Are you eligible for an annulment rather than a divorce? As with many states, divorce in South Carolina has steadily increased. From 1970 to 2000, divorce rates more than doubled, from 3.7% to 7.8% per 1,000 couples. For many, ending the relationship is an unfortunate reality. If you’re considering ending your marriage,there are the major concerns about children, child custody and your financial future. While a divorce is the normal way of ending a marriage, what you may not know is that in South Carolina divorce is not your only recourse. There are circumstances that may allow you to file for an annulment instead of a divorce. A consultation with a South Carolina divorce lawyer will help you figure out if you have grounds for ending the marriage and the best options in your situation.
How is an Annulment Different from a Divorce?
An annulment is a way of declaring a marriage null and void. It’s a way of saying the marriage never happened, since it was invalid at its inception. After an annulment in South Carolina, both spouses can remarry. With a divorce, there is a record of the marriage and you may be entitled to various benefits form the marriage that are not available if the marriage is annulled.
What are the Grounds for Annulment?
South Carolina Law provides for several specific circumstances under which the family law court will grant an annulment. Most marriages will not meet these specialized criteria, but if you believe your marriage may qualify under one of the following grounds, you should consult a South Carolina divorce lawyer about this option.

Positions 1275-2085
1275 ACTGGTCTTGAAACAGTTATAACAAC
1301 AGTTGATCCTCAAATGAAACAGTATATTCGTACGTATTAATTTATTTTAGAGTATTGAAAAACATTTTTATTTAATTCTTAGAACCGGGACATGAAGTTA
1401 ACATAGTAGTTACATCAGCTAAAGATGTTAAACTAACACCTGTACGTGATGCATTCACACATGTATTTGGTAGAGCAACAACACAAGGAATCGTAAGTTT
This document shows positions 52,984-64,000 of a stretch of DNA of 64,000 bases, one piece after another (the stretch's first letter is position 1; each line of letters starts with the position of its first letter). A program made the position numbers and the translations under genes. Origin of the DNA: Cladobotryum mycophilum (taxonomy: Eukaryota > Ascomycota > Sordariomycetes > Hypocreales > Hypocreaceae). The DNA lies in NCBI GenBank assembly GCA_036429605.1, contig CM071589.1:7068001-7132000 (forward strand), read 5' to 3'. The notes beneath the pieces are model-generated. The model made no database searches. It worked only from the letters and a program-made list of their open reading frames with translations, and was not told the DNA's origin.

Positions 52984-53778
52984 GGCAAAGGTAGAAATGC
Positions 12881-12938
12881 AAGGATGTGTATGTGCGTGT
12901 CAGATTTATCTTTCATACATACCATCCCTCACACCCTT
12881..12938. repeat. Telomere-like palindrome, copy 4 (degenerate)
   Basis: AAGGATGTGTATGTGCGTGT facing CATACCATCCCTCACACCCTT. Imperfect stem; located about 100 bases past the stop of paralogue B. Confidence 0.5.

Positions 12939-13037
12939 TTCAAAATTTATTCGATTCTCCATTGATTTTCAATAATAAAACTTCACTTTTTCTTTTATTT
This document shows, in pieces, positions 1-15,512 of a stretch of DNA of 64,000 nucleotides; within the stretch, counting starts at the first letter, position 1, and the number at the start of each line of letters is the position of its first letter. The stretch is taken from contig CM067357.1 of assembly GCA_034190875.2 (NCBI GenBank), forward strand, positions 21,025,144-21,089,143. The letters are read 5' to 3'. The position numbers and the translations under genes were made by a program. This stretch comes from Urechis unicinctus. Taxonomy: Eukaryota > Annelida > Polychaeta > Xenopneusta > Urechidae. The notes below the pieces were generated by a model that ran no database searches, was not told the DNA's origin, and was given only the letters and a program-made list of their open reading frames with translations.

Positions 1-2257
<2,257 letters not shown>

If either you or your spouse were younger than the age allowed for marriage in South Carolina and you did not obtain the required parental permissions.
A marriage that has occurred under fraudulent terms can be annulled in South Carolina. An example of fraud would be if a woman were pregnant with another man’s child at the time of the marriage, but told her future husband that the child was his.
It is not legal to be married to more than one person at time, so if you or your spouse were legally married to someone else when you married each other, the marriage is void.
If you or your spouse were suffering from any type of legally recognized form of mental incapacitation at the time of the union the marriage contract would be void for lack of consent.
Failure to Consummate Marriage:
If you or your spouse is unable to consummate the marriage, you may qualify for an annulment. However, if you have actually lived together then the court may consider that you have ratified the marriage. See the case law below.
If the marriage was entered into under the threat of force, either spouse could apply for an annulment in South Carolina.
You will need to be able to prove these claims in court. Proof will need to be more than just the word of even both spouses. The family law court will require independent proof before granting an annulment. In most cases it is actually easier to proceed with a no fault divorce. A South Carolina family law attorney can explain your options and assist you in deciding between your legal options for ending the marriage.
South Carolina Case Law on Annulment